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\title{Week 6 Progress Report}
\author{Abdulmajed Dakkak}
\date{July 18th, 2008}
\begin{document}
\maketitle
\section{Monday}
Got the FCHC program to work and explained how to split a CUDA
program to Professor Francis and Katie.
\subsection{Code}
\begin{itemize}
\item
FCHC (\href{code/fchc.m6/main.c}{.c},
\href{code/fchc.m6.tar.gz}{xcode.tar.gz})
\end{itemize}
\section{Tuesday}
Fixed an embarrassing bug in the FCHC code (all the indecies were
off by one). Dr. Francis told me that there is no reason to pursue
FCHC anymore since it branches too much to be placed on a
\verb!SIMD! machine. It seemed like the project has ended and I had
to pick a new one, but after doing some more research I found a
different way of doing 3D fluid simulation using Cellular automata
--- the Lattice Boltzmann Method. The 3D version, namely D3Q19, is
used frequently to model free surfaces. The collision could also be
written using no \verb!if! statements, which makes it ideal for
\verb!CUDA!.
The only disadvantage of LBM is that while it can be thought of as
an extension of Lattice Gases and uses CA as its basis, its
detached for the CA.
\subsection{Code}
\begin{itemize}
\item
\href{code/fchc.t6.c}{FCHC.c} (fixed)
\item
\href{code/d2q9.c}{D2Q9.c}
\end{itemize}
\section{Wednesday}
Started implementing \verb!D2Q9!, and by the middle of the day I
had something working, but blew up to infinity after a few time
steps. I spent the rest of the day debugging the code.
\section{Thursday}
Read a bit about adaptive time stepping and wrote some
\href{code/d2q9-adaptive-time.c}{code} to perform it, but quickly
realized that the paper I was looking at did not define what mass
is, and I did not know. The paper defined mass based on density,
and density based on mass, and while density makes sense to define,
mass was not. Just before the visit to Wolfram, I did get the
\verb!d2q9! code to work. The problem with going to infinity was
because the equations will blow up if any of the velocity vectors
in the cell exceed $\frac{1}{3}$. After setting the initial vectors
to $\frac{1}{3}$ and disallowing any vectors to grow over
$\frac{1}{3}$, the system works.
The visit to Wolfram was helpful, and he gave me good advice. It
seems that only one things was of interest to him, however, and
that is CUDA. I described what CUDA is to him, and what work I have
been doing. Wolfram said that the best experiment to do is to use
FHP and have a system where there are no random choices and only a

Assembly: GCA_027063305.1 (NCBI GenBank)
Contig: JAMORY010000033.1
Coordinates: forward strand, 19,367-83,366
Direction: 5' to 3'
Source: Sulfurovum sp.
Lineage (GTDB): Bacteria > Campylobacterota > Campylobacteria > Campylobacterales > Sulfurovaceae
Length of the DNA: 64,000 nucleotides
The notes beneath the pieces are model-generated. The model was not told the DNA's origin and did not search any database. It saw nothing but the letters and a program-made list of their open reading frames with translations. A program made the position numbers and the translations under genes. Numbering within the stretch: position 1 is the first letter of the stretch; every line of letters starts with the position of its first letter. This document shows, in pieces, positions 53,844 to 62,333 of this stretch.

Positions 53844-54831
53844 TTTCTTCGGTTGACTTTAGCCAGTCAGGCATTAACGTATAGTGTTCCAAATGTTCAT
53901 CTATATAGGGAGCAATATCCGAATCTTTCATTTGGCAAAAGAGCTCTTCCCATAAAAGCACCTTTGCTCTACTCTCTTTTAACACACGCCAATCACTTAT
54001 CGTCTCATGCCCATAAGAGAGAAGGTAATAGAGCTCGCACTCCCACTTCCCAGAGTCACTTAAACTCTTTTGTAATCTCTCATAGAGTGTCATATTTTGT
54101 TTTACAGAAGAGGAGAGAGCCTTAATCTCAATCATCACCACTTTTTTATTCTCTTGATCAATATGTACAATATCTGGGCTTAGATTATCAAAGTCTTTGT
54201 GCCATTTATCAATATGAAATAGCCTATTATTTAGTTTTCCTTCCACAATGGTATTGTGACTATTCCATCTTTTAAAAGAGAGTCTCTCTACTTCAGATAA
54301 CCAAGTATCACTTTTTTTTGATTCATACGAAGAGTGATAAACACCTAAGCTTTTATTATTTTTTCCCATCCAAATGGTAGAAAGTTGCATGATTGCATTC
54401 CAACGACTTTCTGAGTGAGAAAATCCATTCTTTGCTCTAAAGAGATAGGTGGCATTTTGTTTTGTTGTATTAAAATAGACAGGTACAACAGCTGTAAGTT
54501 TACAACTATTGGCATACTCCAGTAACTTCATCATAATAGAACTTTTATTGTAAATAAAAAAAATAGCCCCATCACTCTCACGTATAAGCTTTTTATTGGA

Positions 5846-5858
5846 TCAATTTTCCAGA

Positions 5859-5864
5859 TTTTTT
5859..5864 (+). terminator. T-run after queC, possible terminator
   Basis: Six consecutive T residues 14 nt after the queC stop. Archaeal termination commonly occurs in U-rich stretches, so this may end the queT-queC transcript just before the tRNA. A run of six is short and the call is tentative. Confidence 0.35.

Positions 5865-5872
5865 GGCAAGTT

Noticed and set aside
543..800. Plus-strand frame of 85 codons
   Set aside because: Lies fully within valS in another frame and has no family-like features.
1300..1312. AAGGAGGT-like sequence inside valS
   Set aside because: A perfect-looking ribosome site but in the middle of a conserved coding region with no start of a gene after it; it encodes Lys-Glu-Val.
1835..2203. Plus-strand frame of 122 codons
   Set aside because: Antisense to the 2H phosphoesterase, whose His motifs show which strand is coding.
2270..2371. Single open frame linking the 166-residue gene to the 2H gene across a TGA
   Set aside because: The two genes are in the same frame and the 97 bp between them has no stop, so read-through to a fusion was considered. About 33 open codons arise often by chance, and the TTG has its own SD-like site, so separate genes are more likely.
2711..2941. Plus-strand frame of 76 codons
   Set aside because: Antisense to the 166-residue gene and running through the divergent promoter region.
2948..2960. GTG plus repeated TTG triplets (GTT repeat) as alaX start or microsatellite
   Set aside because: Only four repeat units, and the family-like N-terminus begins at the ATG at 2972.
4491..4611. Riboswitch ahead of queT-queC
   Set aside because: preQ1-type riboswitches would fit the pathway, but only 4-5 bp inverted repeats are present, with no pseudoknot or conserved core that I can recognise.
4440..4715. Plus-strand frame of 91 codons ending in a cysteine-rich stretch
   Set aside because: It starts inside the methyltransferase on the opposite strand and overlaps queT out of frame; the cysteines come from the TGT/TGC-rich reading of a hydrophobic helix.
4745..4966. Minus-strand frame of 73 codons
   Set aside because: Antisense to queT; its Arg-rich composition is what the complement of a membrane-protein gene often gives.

cylinder as an obstacle. It seems like he wants to see whether
turbulence occurs because of the obstacle. He said that there are
three scientific camps each believing they know the cause of the
turbulence (which is not predicted by the Navier-Stokes
equations):
\begin{enumerate}[1.]
\item
The molecular dynamics at the atomics level are noticeable at the
fluids level and that is the cause of the turbulence.
\item
The initial conditions are the cause of the turbulence. This is the
Chaos camp that believes that small variations of the initial
conditions have a grave impact on the final outcome.
\item
The cellular automata view, which he advocates, is that randomness
can grow out of a deterministic system (I did not understand this
point as I did for the other two).
\end{enumerate}
He says that while some work has been done in the early 90s to show
that his theory works (citing an example where scientists found a
periodicity of 2 hours in the turbulence of liquid nitrogen), the
work of lattice gases has faded.
While it is clear that he values lattice gases over lattice
Boltzmann, he did offer a compelling argument to use LGCA and that
is that whatever outcome is produced is due to molecular
interaction --- no scientist will blame error on numerical
inaccuracies. He mentioned that turbulence was for many years
regarded as an numerical error in computation fluid dynamics, but
he showed that it wasn't.
He did mention that he worked on a 3D version of LGCA and that it
is simple to derive a boolean expression for it, but I have yet to
find a paper describing anything but FCHC for 3D LGCA.
After getting the advice from Wolfram, and two copies of the
periodic table poster, I went home to sleep. After 2 hours of
attempting to sleep, I figured out how to place obstacles in my
\verb!d2q9! program and how to perform collisions. I quickly wrote
the program down, and it worked.
\subsection{Code}
\begin{itemize}
\item
\href{code/d2q9.c}{D2Q9.c}
\end{itemize}
\section{Friday}
Starting placing the \verb!d2q9! in CUDA. While this process is
trivial, there are many nuances one has to deal with. First, one
has to identify which part of the program must be parallelize ---
the collision and propagation in my case. Second, one must flatten
the array --- 3D in my case. Finally, one must copy the data from
the CPU to the GPU correctly and have optimization in mind from the
beginning --- placing unchanging data in constant cached memory. I
spent 2 hours to get the function parallelize, the arrays
flattened, and the constant data into cache. While the program does
not work correctly, it does compile. A few hours were then spent
teaching Katie how to parallelize the Mandelbrot set.
\subsection{Code}
\begin{itemize}
\item
\href{code/lbm-d2q9}{d2q9-cuda}(\href{code/lbm-d2q9.tar.gz}{tar.gz})
\end{itemize}
\end{document}